Over the years, I have met far too many SaddleBrooke residents that have lost their much loved pets to a predator. Even though a resident was in the yard with his dog and had the patio lights on, a dark shadow leapt over the wall and made off with their pet. It rained that night and by the next day I could find no sign of tracks. Most likely it was a coyote or bobcat which had become accustomed to the neighborhood and was waiting for an opportunity for an easy meal.

Be good neighbors to your wildlife. While feeding the animals can be fun for humans, it is usually detrimental for the animals, and will harm them more than it helps them. The following information will explain this more thoroughly: Keep in mind that we have chosen to live in a wildlife habitat, which displaces some animals, while also providing attractive habitats for others. We as humans have created this potential problem.

DO NOT feed wildlife! Keep wildlife healthy and wild!Here's Some Helpful Tips:

• Do not intentionally feed wildlife; animals quickly associate food with humans.

• Feed pets indoors or remove leftover food immediately.

• Store all garbage securely. Do not discard edible garbage where javelina, skunks, coyotes and other wild animals can get to it.

• Keep bird seed and water off the ground and out of reach of wild animals. A platform can be attached to the bottom of most feeders to catch spilled seed. Or better yet, plant native vegetation that will provide seeds native wildlife can utilize.

• Fencing your garden may be necessary to keep out animals such as javelina and rabbits. Remember, prey species such as rabbits and javelina can attract predators such as mountain lions, coyotes and bobcats.

Other points to consider:

  • When wild animals begin to depend on humans for food, their foraging skills may be diminished. When young wild animals are taught to depend on humans for food, they may become less experienced at foraging and consequently less likely to survive.
  • Wild animals that are used to being fed by humans commonly lose their fear of people. Animals that are unafraid of people will approach them for food, and are sometimes mistaken as rabid and killed. An instinctive wariness of people is important to a wild animal's survival.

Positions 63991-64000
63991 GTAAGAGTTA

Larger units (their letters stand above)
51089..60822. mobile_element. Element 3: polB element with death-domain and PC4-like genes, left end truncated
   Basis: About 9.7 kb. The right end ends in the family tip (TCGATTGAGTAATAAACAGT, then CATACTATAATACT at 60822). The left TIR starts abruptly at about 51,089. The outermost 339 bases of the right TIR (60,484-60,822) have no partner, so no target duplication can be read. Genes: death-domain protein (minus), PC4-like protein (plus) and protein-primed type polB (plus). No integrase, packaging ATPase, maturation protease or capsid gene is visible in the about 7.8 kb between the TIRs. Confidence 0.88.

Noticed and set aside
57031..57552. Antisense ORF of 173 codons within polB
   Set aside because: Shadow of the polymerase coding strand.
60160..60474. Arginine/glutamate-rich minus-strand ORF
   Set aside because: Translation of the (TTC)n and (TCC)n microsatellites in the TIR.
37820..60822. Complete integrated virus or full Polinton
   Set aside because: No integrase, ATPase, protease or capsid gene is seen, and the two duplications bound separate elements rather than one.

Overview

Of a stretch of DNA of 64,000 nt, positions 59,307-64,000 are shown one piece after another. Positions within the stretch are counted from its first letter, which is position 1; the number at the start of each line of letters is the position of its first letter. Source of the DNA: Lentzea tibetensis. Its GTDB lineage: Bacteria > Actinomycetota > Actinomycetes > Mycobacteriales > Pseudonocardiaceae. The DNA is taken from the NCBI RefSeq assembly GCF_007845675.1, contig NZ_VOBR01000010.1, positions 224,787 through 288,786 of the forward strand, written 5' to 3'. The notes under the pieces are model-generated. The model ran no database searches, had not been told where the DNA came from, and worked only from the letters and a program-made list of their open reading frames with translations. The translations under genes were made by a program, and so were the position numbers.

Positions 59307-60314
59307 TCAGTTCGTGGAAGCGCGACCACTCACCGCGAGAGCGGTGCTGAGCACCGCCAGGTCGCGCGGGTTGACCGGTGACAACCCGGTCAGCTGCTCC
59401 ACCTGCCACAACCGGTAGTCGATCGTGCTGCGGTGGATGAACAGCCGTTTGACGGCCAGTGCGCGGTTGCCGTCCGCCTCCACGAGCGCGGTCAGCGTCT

1. The food fed to animals by humans is inadequate nutritionally and can cause serious health problems for the animals. Most humans will feed wildlife food that they have in their homes which bears no resemblance to what the animals eat in the wild.
  2. Animals are opportunistic and will go for the most convenient food source available. When food is readily available, animals will gather in abnormally large numbers. This means that if one animal in the group has an illness or disease, it can spread throughout the group.
  3. Reproduction rates may also be affected when an artificial food source is readily available. In the wild, the number of animals being born is often directly related to the amount of natural food available. This is nature's way of keeping a balance and making sure there are not too many animals in one area.
  4. Feeding migratory animals such as hummingbirds can interfere with the animal's awareness of seasonal changes in natural food supplies which tell the animal that it is time to migrate!

There are other ways to enjoy wildlife without harming them. Planting native plants which are a natural food source will provide this opportunity. So please, help wildlife by enjoying them from a distance—their lives depend on it.

Even keeping a bird feeder has its difficulties. Although songbirds do not lose their instinctual fear of humans and the seeds provided are nutritionally beneficial, they are susceptible to diseases caused by dirty bird feeders. Feeders should be kept clean and disinfected with a mild bleach solution. The ground underneath the feeder should be raked to remove moldy grain and bird droppings because both can harbor disease and attract rats and mice as well as Javelinas.

I have seen Cooper’s hawks lurking near bird feeders. The predatory bird realizes the feeder is drawing in smaller birds and provides a gathering point. The hawk conserves energy by simply waiting and watching until an opportune moment, and then it imposes a death sentence on any unsuspecting birds. A few years back, I had a Bobcat that hung out under a bush near the bird feeder and lunched on doves that were unaware of her presence. As much as I enjoyed watching the bobcat, I moved the feeder to a safer location.

Our Nature Program at Catalina State Park is still closed due to the COVID-19 virus. However, we can still do small family group tours by arrangement. Also, we can do “Kids Digs” if you have young visitors here in SaddleBrooke.

For information call or email:

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